Terry Martin

IMG_9903The Final Months and Days of the Life of the World’s Greatest Production Shaper
Words and Photos By Chasen Marshall
Published in Slide Magazine: Issue 23

It’s a chilly early morning in February, and Terry Martin is in his office, excitedly talking about his tools. He spent several hours the previous afternoon making new sanding blocks and sharpening blades. He reaches for the block plane and runs his thumb across the sharp edge.

“I couldn’t sleep last night,” he says, as he places the tool back in its place on the shelf, “I was so excited to come in to shape this morning.”

His eyes peer around the room from behind the same large-lens glasses he’s worn for years. Six unfinished blanks stand in one corner, with measurement sheets attached; two indicate that the client would like to be present while Terry is working.

Lying across the racks is a board he’s been working on with one of his favorite young surfer-shapers, Tyler Warren. It’s nine feet, 10-1/4 inches of all balsawood. Tyler had always admired Terry’s work with the lightweight wood, and wanted to collaborate on a board with the 74-year-old shaper. It’s a mix of a Hobie Legacy and a Lance Carson Pintail, with a pulled-in nose and tail.

“It’s going to have looooots of rocker,” Terry says, as he runs his hand along the deck of the board. There’s longing in his voice, similar to the way other men might talk about the curves on a woman or the fenders on an old hotrod.

The board is close to complete. Terry passes over the deck with the two different sanding blocks, which have different grade sandpaper attached. It should only take a few more hours before the board will be ready to be glassed and polished.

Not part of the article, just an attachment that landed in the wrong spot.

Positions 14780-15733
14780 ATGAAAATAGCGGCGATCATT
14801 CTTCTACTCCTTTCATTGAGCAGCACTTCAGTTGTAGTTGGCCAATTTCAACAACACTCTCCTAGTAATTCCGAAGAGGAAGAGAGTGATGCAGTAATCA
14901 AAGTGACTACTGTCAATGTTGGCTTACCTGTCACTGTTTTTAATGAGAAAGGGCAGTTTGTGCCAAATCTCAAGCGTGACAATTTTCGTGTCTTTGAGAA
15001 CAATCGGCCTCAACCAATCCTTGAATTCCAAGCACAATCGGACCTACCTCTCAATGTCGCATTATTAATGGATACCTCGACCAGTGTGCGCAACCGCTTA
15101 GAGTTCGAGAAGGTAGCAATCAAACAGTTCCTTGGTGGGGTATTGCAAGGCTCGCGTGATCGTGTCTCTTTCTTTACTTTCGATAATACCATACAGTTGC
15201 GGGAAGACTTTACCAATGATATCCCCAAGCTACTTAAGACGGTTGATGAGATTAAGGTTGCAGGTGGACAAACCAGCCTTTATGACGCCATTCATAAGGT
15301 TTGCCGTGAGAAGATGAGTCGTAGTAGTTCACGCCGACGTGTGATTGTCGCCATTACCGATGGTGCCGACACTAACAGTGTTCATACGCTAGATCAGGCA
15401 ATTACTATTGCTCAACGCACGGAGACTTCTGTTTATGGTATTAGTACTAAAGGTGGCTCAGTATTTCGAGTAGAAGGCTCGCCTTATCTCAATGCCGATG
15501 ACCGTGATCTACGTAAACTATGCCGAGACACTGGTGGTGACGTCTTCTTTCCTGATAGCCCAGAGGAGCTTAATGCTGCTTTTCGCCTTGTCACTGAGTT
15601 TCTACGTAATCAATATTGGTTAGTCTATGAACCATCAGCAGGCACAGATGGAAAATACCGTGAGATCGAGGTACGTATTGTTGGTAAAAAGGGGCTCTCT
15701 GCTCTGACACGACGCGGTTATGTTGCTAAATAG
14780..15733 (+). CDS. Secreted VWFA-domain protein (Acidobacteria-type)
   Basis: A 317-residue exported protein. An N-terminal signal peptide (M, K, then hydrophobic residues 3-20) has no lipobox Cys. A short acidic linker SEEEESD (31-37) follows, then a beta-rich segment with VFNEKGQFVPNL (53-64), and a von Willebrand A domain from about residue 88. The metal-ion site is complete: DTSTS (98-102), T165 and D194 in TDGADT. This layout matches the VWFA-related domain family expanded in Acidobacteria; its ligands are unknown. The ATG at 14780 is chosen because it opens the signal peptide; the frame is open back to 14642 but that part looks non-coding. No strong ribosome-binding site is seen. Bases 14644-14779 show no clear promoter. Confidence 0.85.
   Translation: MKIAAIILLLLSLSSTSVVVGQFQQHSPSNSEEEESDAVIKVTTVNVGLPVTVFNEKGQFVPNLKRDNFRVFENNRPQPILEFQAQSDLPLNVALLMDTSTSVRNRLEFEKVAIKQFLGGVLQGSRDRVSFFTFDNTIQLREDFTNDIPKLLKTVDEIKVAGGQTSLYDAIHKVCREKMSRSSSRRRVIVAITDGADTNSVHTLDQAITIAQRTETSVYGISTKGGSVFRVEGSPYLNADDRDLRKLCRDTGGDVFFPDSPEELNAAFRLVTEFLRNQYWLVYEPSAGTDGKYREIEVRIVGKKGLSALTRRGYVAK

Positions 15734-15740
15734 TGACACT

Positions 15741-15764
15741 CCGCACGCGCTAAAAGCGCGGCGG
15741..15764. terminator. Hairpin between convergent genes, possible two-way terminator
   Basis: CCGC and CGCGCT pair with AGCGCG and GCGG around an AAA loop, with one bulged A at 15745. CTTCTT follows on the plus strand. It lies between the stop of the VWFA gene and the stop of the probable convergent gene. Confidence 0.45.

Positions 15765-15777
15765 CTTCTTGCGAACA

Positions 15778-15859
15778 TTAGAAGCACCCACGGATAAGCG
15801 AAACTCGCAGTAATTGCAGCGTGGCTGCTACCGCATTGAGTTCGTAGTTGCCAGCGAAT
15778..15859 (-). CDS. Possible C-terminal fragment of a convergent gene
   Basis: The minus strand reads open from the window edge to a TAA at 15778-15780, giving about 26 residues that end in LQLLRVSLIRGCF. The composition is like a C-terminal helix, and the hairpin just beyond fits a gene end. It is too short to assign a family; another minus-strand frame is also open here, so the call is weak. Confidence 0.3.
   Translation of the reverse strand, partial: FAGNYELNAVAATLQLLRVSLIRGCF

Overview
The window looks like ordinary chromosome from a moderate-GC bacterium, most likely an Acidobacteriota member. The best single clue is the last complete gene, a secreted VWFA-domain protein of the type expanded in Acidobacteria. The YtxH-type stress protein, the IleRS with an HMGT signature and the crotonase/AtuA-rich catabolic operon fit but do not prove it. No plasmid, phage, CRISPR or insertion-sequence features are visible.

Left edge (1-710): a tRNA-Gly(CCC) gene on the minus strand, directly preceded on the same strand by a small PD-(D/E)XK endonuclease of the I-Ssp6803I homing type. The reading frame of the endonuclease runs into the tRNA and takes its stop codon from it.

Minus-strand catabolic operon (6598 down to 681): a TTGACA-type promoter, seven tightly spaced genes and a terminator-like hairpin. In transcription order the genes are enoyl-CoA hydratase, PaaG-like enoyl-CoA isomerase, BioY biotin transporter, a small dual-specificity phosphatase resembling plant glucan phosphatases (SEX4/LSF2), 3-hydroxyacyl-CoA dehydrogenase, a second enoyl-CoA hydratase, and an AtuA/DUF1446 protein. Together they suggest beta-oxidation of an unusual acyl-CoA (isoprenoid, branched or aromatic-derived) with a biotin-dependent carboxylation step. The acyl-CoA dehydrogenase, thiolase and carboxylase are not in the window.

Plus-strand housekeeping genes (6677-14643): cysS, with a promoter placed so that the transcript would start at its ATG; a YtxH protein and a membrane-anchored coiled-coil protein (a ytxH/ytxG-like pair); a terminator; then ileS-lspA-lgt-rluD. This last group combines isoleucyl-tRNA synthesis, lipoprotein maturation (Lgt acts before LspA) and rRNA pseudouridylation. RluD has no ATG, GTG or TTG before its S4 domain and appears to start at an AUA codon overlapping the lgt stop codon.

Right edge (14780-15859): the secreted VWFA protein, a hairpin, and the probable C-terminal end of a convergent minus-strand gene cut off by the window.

This space for creating surfboards is relatively new to Terry. For years he worked out of the Hobie Surfboards factory, which is just down the street. He made the move about a year ago. The room is attached to the newest Hobie shop in Dana Point, Calif. – the same city where Hobie put up his first storefront off Pacific Coast Highway. Terry was fine with the change because it would allow him more time to interact with customers (there’s a window into the shop, allowing customers to watch him work), plus he would get to lay out the room just as he liked. He has the walls the exact shade of deep green that he prefers, and the lights set-up so that he can see every imperfection in a board blank.

Terry still loves his profession as much today as he did that day in August of 1963 when he shook Hobie Alter’s hand and accepted the job as a shaper. Countless boards with countless customers of varying levels of ability have since followed. He’s got the love of a fine woman, three adult children, and a new grandson, his fifth.

Terry’s world is almost entirely in order, aside from the bandages.

One is wrapped around his forearm: “My cat took a swipe at me this morning,” he says.

The other is taped above his right eye, and tucked below the brim of his olive baseball cap.

“I’ve got melanoma,” he says flatly, as though he were announcing that he’d mistakenly left the house wearing mismatched socks.


Terry Martin’s name was often accompanied by a number. Seventy thousand. Seventy-five thousand. In recent years it had been eighty thousand – it’s the number of surfboards he had shaped in his lifetime. No one – not even Terry – knew the exact figure.

“If you do it for as long as I’ve done it, I mean, this is 60 years now making surfboards. Well, good grief, you’re going to have some high numbers – especially being production,” he explained, laughing. “They called me ‘The Machine.’ I had it so wired that it wasn’t a chore for me. I’d just go do my six in the morning, go surfing or riding, come back in the afternoon and do the other four. Then go surfing again.”

In the final days and months of his life, he was still a machine when he was in the shaping room. He was still, technically, a production shaper, but the number of boards weren’t what they used to be. But he was doing what he’d done all along, but doing so in a more public manner – he was sharing his gift.